Tag Archives: Election

Message in a Bottle

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Signor Rana, when he was one of my students in Nepal

Just a few days before the stunning U.S. election, I received a message out of the blue that confirmed something Peace Corps told us during our training: You never know whose life you may touch, no matter what happens in the wider world.

The message came from Signor Rana, one of my students when I taught English at a school near Kathmandu as a Peace Corps volunteer four decades ago, long before I began serving again in Moldova.

It came to me on Facebook: “Hi, are you the same David Jarmul who was peace corp volunteer back in late 70 in Nepal? Remember Lab times in lab school? I was one of your student? I was looking for you since 1988.”

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Signor and his classmates at the Lab School near Kathmandu, where I taught as a Peace Corps volunteer. He is second from the left in the second row.

Of course I remembered the Lab Times, the wall newspaper I started at the school, but I didn’t remember Signor — one of several hundred students I had there and in Champa’s village, Ilam. Still, I wrote him back, and he responded quickly.

“Wow, I was looking for you since I came to US as a student back in 1989,” he replied, describing how he is now married, living in Maryland and working as a software engineer for the federal government.

“You used to tell a story of America and show us moon landing documentary and made me participate in play Snow White. That made me dream of America and came here. You do plant a seed on a boy who was 10 years old. Thanks for helping me. Please let me know when you visiting back to US.”

Coincidentally, I’d responded just a few days earlier to another unexpected message, this one from Australia. It was from the son of a friend of mine from Ilam.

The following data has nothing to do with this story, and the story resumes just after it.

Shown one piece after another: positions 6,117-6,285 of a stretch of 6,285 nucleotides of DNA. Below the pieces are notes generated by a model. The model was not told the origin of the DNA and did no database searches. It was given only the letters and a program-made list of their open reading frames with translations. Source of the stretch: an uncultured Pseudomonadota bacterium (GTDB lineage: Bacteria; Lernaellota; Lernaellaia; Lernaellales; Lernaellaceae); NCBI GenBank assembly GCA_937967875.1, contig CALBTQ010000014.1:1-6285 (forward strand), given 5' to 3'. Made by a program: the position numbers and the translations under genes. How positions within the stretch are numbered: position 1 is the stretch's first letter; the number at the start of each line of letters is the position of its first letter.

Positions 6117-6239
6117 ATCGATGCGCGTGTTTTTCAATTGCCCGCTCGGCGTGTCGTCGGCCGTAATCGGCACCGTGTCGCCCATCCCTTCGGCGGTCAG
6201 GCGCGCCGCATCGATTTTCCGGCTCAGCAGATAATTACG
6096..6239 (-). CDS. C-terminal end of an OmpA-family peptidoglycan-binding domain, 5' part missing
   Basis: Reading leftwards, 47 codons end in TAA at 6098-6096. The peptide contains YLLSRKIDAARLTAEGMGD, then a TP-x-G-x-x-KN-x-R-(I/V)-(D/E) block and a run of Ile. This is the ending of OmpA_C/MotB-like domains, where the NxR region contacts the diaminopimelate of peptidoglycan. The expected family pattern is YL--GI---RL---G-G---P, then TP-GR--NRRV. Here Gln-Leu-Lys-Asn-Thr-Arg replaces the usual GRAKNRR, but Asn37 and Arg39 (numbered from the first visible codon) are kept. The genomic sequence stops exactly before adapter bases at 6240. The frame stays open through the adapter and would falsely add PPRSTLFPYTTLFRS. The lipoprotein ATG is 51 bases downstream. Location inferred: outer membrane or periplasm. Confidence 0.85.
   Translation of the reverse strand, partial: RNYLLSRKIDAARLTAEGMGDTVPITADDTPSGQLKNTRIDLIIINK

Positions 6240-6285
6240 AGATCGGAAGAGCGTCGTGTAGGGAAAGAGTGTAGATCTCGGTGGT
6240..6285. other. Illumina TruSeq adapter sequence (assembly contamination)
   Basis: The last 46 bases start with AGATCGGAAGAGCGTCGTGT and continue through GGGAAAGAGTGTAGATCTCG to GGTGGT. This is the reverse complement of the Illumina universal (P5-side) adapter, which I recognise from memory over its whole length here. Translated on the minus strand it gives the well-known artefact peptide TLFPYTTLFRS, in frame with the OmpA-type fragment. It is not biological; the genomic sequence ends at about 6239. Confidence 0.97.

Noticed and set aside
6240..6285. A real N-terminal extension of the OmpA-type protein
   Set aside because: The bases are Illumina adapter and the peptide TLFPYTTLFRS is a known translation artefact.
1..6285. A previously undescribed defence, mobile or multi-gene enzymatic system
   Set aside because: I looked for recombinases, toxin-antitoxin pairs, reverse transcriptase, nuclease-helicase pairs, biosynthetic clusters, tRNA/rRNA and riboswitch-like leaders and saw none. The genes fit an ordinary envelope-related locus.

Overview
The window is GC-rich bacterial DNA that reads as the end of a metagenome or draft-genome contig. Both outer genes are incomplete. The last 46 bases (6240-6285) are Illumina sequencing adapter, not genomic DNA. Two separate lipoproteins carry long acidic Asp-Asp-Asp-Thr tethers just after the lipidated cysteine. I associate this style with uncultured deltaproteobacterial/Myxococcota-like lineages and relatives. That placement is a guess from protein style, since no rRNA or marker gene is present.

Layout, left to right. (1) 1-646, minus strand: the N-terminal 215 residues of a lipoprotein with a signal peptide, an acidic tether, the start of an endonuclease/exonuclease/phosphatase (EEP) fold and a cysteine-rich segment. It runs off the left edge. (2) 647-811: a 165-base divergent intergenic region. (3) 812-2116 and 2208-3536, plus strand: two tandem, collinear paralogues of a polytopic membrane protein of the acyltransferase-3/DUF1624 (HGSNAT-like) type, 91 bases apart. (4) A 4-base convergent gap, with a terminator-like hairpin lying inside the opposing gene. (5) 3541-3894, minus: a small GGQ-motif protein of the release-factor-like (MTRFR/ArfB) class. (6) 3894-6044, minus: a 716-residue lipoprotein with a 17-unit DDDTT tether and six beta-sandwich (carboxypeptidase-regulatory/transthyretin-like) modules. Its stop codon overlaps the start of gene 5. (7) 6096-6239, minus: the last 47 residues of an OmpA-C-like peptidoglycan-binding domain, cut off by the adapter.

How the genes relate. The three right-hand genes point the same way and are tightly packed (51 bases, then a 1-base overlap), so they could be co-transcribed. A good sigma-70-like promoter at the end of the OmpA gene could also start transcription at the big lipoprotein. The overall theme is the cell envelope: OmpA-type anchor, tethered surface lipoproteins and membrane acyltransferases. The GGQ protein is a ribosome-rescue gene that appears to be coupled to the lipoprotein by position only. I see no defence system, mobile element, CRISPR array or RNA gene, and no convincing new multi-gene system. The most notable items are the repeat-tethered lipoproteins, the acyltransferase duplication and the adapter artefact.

Perhaps there were others, too. I don’t really know. Neither do most other Peace Corps volunteers who completed their service years ago.

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Signor and his family today

Signor’s timing could hardly have been more auspicious. His was like a message in a bottle, washing ashore just when I needed to discover it.

It reminded me that no matter what happens in politics, we all have the power to make a difference in some lives, even if our impact is not revealed until years later, if ever. That remains true today for the nearly 7,000 other Peace Corps volunteers and trainees serving around the world, in more than 60 countries. As it has for more than 50 years, the Peace Corps touches lives every day, with strong bipartisan support from Republicans and Democrats alike.

That’s a fact worth treasuring at a moment when our country is struggling to heal after a bitter presidential campaign. Indeed, perhaps some of the lives that need touching right now are Americans who feel uncertain about the future.

I don’t mean the election’s results don’t matter. They do, profoundly, and I will be watching what happens along with everyone else. But as someone who is old enough to have lived through presidents from both parties who did both good and bad things, I choose to take the counsel of our current leader: The sun will still rise tomorrow. We can still find meaning in our own lives. We can still make the world a better place.